For the Commission to increase its effectiveness and continued growth in activity, we need to think about how to best accomplish this scaling process. Since resources are always difficult to find, we need to be creative to ensure that we do not slow our growth because of finite resources. I will share my thoughts with the Commission members soon so we can start engaging on this topic. Since I live and work in Silicon Valley, I am very much influenced by the culture of innovation and outside-the-box thinking to solve problems and to move things forward. I hope that the Commission and the ITTF is open to doing things differently at times and taking a risk on some new ideas.
As this Countdown series is to honor Adham Sharara for his 15 years of service as ITTF President, do you have any comments to share with regard to the progress and changes that have taken place since 1999?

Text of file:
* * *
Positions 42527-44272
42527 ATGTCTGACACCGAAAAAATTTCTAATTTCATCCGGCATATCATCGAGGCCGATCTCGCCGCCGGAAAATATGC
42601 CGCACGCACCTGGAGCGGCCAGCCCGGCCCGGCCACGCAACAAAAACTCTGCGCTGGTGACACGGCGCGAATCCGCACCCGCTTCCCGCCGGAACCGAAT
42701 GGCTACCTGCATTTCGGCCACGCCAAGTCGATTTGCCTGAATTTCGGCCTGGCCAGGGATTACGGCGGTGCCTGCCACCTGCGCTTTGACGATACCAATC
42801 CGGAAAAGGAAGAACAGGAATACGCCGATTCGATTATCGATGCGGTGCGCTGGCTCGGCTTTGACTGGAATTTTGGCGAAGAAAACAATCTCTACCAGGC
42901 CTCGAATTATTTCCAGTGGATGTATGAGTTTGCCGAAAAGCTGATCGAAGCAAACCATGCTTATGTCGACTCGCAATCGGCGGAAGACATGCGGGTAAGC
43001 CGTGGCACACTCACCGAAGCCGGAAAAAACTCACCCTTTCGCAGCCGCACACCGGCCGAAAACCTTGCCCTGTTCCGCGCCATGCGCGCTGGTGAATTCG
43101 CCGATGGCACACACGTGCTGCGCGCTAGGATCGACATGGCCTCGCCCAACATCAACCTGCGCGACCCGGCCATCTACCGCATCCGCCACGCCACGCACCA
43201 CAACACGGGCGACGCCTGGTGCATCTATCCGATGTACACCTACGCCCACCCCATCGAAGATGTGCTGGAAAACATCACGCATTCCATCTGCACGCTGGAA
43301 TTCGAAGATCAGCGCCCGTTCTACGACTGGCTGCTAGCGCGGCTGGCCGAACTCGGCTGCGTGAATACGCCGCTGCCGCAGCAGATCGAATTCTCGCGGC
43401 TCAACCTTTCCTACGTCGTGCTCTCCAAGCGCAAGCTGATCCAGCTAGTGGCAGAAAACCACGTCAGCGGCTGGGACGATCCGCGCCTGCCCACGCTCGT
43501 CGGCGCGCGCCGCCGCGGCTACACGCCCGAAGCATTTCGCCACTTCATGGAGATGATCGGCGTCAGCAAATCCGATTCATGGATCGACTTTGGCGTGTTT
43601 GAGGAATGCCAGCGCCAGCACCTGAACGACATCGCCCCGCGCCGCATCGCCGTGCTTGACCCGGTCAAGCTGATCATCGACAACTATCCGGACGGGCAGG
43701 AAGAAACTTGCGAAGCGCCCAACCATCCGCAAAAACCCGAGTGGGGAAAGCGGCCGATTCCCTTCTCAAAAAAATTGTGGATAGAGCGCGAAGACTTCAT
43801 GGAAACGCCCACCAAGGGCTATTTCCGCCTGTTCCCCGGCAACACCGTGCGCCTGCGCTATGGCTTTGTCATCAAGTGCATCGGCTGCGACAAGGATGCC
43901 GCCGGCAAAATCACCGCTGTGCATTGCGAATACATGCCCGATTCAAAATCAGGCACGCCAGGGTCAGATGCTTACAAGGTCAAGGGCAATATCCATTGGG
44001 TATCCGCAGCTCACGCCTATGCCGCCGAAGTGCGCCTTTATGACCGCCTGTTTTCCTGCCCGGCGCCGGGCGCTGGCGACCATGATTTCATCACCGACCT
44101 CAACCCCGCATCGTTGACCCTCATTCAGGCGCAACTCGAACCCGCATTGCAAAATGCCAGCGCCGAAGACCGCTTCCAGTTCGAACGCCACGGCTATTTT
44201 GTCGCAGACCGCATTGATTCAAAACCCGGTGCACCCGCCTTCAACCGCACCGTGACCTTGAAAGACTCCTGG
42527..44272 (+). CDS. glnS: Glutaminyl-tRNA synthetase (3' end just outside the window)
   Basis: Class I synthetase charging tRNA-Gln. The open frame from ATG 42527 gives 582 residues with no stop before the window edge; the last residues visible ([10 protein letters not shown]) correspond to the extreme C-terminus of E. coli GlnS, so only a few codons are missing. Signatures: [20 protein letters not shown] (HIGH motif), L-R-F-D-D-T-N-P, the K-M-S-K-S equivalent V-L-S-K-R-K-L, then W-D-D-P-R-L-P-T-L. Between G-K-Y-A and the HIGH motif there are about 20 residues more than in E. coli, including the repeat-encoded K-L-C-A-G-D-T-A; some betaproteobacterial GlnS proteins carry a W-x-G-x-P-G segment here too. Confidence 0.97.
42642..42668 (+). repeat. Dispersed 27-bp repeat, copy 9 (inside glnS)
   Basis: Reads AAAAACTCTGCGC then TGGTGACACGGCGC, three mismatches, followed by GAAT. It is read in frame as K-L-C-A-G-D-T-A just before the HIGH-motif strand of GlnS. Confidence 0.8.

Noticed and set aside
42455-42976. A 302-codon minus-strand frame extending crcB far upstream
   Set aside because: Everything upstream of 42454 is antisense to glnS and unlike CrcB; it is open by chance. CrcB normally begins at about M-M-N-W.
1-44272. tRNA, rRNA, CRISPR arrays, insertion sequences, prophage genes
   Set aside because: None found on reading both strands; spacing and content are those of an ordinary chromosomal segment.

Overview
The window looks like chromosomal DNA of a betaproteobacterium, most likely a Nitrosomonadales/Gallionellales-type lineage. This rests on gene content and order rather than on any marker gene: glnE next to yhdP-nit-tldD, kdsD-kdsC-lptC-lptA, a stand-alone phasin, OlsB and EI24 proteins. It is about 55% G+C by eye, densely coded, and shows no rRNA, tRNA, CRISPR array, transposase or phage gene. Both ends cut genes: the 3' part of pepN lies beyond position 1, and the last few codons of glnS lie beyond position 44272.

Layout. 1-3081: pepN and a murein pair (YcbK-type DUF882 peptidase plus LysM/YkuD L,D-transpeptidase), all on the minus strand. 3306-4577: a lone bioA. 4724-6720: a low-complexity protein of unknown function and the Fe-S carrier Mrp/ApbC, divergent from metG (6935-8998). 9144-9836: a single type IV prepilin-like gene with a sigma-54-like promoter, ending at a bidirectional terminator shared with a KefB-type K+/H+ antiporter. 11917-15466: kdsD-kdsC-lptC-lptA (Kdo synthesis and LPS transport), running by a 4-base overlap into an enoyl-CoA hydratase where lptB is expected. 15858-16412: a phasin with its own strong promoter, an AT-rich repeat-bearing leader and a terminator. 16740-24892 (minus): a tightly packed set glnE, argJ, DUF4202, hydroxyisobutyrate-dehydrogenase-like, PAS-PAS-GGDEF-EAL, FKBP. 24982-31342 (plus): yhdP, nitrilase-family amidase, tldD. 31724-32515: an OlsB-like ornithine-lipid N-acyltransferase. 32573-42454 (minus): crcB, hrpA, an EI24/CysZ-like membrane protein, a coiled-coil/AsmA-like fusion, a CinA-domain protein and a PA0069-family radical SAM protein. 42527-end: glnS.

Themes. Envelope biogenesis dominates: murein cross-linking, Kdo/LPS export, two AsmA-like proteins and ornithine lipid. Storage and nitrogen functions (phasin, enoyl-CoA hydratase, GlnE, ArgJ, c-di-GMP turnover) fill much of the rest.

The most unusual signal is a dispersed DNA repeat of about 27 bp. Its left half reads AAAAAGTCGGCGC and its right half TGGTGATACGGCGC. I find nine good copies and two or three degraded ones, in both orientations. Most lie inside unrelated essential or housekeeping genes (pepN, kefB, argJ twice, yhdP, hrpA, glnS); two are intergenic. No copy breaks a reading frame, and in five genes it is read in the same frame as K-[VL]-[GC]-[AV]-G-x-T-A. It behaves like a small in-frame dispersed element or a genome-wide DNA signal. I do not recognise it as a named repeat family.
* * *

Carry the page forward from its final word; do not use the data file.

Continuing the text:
The ITTF has changed and moved the sport forward drastically during Adham’s time as President. I think he was willing to push forward some ideas that were not the status quo and were risky in many people’s opinion. Now we look back and see that some of the major changes that were adopted made a tremendous positive impact in the growth of table tennis.
I personally would like to thank Adham for his engagement and support of the 2007 World Junior Championships at Stanford. Adham had the vision to create and support the Global Junior Program and let Mikael Andersson run with it full speed ahead for many years.
Thank you very much for your comments and insights.